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Sir Martin Sorrell: The Digital World


Sir Martin Sorrell: The Digital World

He turned an average-sized plastic manufacturing company into a marketing services giant with a market value of $20 billion. After 33 years of service, he left WPP in the midst of controversy, and within a month formed S4 Capital, providing digital marketing solutions to a broad array of clients. At age 74, executive chairman Sir Martin Sorrell still is one of the highest-paid executives in the UK and a revered figure in the communication world, someone who continues to adapt and embrace change when it happens.  In an exclusive interview with Communicate, Sorell talks technology, digital and creativity.

You have been a lot more focused on the digital part of the industry. How does this translate into your new company?

There are four core principles around S4 Capital: first, we are purely digital. Digital is an industry that is about a trillion dollars [worth]. If you look at the $500 billion in media, about $300 billion are in traditional and about $200 billion are in digital. So, we’re very focused on the digital part and within that area, on first-party data, driving content and driving programmatic. The second principle is what we call roundly the trinity of first-party data driving digital content, digital advertising and programmatic. The third is a mantra around [being] faster, better and cheaper: being faster and more agile in execution – because speed is a competitive advantage – means using all new elements of technology as rapidly and effectively as possible; and being cheaper means being more efficient. The fourth principle is being unitary: we’re not keen on outsourcing, that creates too much fragmentation; we’re keen on unifying our approach inside the company, because clients are focused on the best people working on their business.

Why, do you think, is the ad spend in traditional media still at $300 billion?

The digital share of the total [ad spend] is growing at a rate of around 20 percent. The traditional media industry may have a $300 billion [ad spend], but it’s growing at only 2-4 percent. By 2020, digital is expected to make up 50 percent of the market at least, maybe more.

Do you have an agenda to reshape the digital world in terms of advertisement industry?

There’s no agenda to change the world but there’s a new era. We think the trinity model is the future and fit for all the different formats. We’re not in the business of cutting down 30 seconds or 60 seconds off TV commercials for mobile, desktop or iPad. We are more focused on formats. The best example is Netflix, where you get first-party data, you look at what consumers are doing in terms of media habits, and then create content specifically for them. You look at the results, you have the creative power.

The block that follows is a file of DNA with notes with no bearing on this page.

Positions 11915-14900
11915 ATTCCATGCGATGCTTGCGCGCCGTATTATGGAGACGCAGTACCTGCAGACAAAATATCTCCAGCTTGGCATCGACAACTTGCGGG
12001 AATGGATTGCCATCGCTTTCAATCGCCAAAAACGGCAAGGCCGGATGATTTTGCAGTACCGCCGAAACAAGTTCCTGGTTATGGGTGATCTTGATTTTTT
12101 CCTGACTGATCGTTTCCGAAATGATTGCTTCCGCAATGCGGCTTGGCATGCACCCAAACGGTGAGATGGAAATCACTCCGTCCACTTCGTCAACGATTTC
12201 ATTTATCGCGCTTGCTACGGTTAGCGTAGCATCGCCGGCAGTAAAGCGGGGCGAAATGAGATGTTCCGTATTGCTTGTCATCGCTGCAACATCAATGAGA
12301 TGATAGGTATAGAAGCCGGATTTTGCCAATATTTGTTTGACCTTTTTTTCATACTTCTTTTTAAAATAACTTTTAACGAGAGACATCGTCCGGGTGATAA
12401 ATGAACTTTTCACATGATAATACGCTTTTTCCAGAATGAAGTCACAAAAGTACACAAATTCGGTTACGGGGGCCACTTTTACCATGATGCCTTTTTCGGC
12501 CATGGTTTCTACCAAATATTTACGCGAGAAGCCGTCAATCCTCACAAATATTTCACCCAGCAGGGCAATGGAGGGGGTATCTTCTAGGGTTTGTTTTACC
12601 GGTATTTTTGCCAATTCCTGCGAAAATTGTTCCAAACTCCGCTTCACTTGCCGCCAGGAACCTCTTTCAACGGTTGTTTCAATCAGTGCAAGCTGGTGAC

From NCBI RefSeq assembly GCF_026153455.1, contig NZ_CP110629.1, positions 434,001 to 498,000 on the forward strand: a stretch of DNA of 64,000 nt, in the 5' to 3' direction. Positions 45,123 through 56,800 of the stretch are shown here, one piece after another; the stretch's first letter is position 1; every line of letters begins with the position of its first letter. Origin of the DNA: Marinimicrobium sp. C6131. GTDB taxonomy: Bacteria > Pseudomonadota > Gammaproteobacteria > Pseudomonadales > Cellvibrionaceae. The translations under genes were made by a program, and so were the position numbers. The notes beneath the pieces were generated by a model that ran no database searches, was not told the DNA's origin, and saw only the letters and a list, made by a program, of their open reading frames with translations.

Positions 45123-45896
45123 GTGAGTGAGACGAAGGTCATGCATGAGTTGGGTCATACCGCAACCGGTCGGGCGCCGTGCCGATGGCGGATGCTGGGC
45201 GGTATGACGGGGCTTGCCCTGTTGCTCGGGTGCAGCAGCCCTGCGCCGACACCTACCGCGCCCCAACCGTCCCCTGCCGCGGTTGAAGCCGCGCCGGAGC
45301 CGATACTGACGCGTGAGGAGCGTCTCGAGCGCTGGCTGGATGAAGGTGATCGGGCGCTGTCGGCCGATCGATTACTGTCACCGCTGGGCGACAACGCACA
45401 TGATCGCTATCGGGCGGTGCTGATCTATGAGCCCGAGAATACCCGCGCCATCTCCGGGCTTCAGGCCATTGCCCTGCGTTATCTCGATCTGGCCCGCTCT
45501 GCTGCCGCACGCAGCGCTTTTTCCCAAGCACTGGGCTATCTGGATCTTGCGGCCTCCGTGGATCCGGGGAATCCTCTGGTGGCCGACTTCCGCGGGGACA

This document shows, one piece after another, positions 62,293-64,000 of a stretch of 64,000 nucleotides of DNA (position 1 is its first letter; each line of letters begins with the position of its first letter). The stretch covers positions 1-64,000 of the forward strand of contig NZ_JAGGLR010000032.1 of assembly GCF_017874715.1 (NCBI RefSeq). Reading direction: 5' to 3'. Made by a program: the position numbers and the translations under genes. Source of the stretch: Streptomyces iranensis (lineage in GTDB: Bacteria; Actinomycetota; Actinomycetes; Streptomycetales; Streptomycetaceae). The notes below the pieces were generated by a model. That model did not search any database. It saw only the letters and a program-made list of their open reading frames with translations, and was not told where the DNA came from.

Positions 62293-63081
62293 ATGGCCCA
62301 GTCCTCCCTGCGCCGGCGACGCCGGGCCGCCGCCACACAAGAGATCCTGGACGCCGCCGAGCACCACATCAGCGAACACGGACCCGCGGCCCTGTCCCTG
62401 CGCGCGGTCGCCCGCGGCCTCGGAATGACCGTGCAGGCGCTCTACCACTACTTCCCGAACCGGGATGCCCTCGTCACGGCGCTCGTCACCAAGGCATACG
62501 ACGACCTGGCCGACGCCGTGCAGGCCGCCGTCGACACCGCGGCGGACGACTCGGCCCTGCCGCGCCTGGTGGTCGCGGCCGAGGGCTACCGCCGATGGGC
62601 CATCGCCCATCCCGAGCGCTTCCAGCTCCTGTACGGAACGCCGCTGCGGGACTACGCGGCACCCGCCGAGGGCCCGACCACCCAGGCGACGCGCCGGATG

Lately, many industry players have been saying that the best time to push ads on consumers is while they are in the right mood. Do you agree?

No, you do not push it. You try and implement it at the time that you think is relevant. For example, depending on which website you go to, we will serve you different content. It could be one second, it could be three seconds or ten seconds. What we’re trying to do is to provide the appropriate creative at the appropriate time. It’s not pushing, it’s serving at the right time, when you think consumer is in the frame of mind to be more receptive.

How do you think artificial intelligence is going to change the industry on the long run?

It’ll make the process more effective and efficient. If you’re managing a brand, you’re always sending out messages. Many clients have said that we have to be more agile and flexible – not necessarily seek perfection at the beginning but get to perfection over a period of time. Today, speed is a competitive advantage, particularly when you’re dealing with millennials. In other words, you’re continually pumping out messages and receiving messages back in the form of data. Your competitors are doing exactly the same.

In markets where digital is not well developed yet, how do you bridge the gap between your clients’ needs and their consumers?

We mainly focus on digital because that’s where the growth is. Even in a remote market where there might not be much digital penetration right now, it will grow. S4 is about focusing not on the absence of margin, but on top line growth, and that is purely on digital. Growth rates might be low in certain places right now, but that doesn’t mean you ignore it, it means you focus on it.

What sort of challenges are your clients facing?

The biggest challenge they face is this question of agility and adaptability, especially in legacy companies. Even the pure tech companies, as they get bigger, face this issue of being too vertical in their approach. They have to be much more horizontal in their approach, thinking across the business and of how people work together. But I think the biggest issue is in the legacy businesses: they sort of have “analogue” businesses that are their cash cows; so, as they develop their digital capabilities, they are finding it very difficult to move quickly enough.

Amid all this technology and data, creativity is still a key component in this industry. What is creativity for you?

A lot of people say that I’m not creative. Our primary emphasis is on growth and technology, but not on the absence of creativity. They’re just different. Data does not destroy creativity; it informs it and proves it. Creativity is still as important as it ever was. It is fuelled by data, and the way that it’s executed today is very different from the way it was executed before. So, it’s just about adapting the change.

This interview has appeared in Communicate’s June print edition.

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